Overall Rating Expired
Overall Score Expired
Liaison Tavey Capps
Submission Date Feb. 25, 2015
Executive Letter Download

STARS v2.0

Duke University
EN-9: Community Partnerships

Status Score Responsible Party
Complete Expired Tavey Capps
Environmental Sustainability Director
Office of the Executive Vice President
"---" indicates that no data was submitted for this field

Does the institution have at least one formal sustainability partnership with the local community that meets the criteria as “supportive”?:
Yes

A brief description of the institution’s supportive sustainability partnership(s) with the local community:

There are several ongoing student-run initiatives promoting sustainability and environmental education in the community surrounding Duke. For instance, Wilderness Outdoor Opportunities for Durham Students (WOODS) is a program that is run by Duke students promoting nature and environmental experiential education in the Durham area. The goal of WOODS is not only to educate the children they work with, but to help them gain a sense of self-worth and build their self-esteem. Aspects of ecology, the environment, and basic natural principles are taught through team building exercises, games, and spending time outdoors.

In a partnership between Duke University (in particular the grounds team within Facilities Management), Durham's city government and Keep Durham Beautiful, Duke has assisted the "Trees Across Durham" campaign. The Duke Campus Farm provided a space for 63 young willow oaks to grow from local acorns for two years, and provided volunteers to help transplant these trees as they are moved to parks and schools around Durham.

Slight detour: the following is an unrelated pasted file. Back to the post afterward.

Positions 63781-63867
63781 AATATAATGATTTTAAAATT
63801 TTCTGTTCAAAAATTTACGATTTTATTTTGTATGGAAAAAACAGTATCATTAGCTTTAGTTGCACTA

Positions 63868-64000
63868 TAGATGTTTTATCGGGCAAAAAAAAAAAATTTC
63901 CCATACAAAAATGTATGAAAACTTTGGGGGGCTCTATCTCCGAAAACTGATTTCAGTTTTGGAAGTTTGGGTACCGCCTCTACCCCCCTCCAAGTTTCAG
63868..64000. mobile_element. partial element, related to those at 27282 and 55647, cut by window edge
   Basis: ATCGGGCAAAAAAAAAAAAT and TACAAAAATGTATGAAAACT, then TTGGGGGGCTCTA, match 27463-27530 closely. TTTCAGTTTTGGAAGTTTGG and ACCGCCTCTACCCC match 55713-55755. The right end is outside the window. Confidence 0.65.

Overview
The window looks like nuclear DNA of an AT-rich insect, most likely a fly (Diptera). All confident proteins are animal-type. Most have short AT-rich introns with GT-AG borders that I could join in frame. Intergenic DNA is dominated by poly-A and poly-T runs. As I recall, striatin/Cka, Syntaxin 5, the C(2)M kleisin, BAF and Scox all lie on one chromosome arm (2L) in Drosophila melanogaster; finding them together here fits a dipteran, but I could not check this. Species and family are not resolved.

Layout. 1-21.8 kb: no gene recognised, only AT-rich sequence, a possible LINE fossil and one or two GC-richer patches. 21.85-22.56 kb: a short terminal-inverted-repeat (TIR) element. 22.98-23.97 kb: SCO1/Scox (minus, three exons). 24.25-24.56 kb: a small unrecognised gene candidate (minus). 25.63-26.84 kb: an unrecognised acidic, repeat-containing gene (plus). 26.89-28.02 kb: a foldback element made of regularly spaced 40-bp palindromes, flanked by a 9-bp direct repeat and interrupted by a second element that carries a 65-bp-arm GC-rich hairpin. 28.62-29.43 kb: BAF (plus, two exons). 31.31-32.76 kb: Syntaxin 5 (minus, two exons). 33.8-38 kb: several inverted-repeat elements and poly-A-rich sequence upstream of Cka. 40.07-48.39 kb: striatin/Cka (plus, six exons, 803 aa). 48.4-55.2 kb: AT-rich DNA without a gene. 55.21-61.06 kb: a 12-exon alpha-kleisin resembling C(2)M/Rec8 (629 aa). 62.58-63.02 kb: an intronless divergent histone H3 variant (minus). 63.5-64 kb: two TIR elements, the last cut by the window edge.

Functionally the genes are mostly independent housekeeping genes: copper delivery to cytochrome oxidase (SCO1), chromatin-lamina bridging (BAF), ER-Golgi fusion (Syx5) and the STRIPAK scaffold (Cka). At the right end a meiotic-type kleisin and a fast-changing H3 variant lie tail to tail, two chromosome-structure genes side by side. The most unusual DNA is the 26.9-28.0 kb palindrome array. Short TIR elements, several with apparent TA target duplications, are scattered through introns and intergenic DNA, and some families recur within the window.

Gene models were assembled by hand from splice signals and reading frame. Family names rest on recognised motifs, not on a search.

Does the institution have at least one formal sustainability partnership with the local community that meets the criteria as “collaborative”?:
Yes

A brief description of the institution's collaborative sustainability partnership(s):

The Duke Carbon Offsets Initiative is conducting research and implementing a pilot program to determine how residential energy efficiency can provide social and economic benefits to the surrounding communities while also providing energy efficiency credits or carbon offsets to help Duke University become climate neutral by 2024.

Duke University’s Carbon Offsets Initiative (DCOI) has partnered with the Clinton Climate Initiative to bring a customized version of the Home Energy Affordability Loan program (HEAL) to a select number of Duke employees. The DCOI-HEAL program is offering free home energy assessments and Personal Energy Plans (a $500 value) to a limited number of Duke University employees in Durham County.

The program is designed to assist employees in making energy efficiency improvements to their homes through an easy, no-hassle process. By participating in this program, employees have the opportunity to save energy and money within their homes and help Duke University meet its goal to become carbon neutral by 2024.

The first round of the pilot resulted in energy usage reductions of an average of thirteen percent in the seven homes. DCOI is currently seeking 20 additional employees to participated in a second round of the pilot.


Does the institution have at least one formal sustainability partnership with the local community that meets the criteria as “transformative”?:
Yes

A brief description of the institution's transformative sustainability partnership(s) with the local community:

The Office of Durham and Regional Affairs is home to the Duke-Durham Neighborhood Partnership and the Community Service Center. Duke’s Board of Trustees created the office in 2008 to expand and deepen the university’s engagement with Durham Public Schools, the City of Durham, local neighborhoods and non-profits, and the region at large.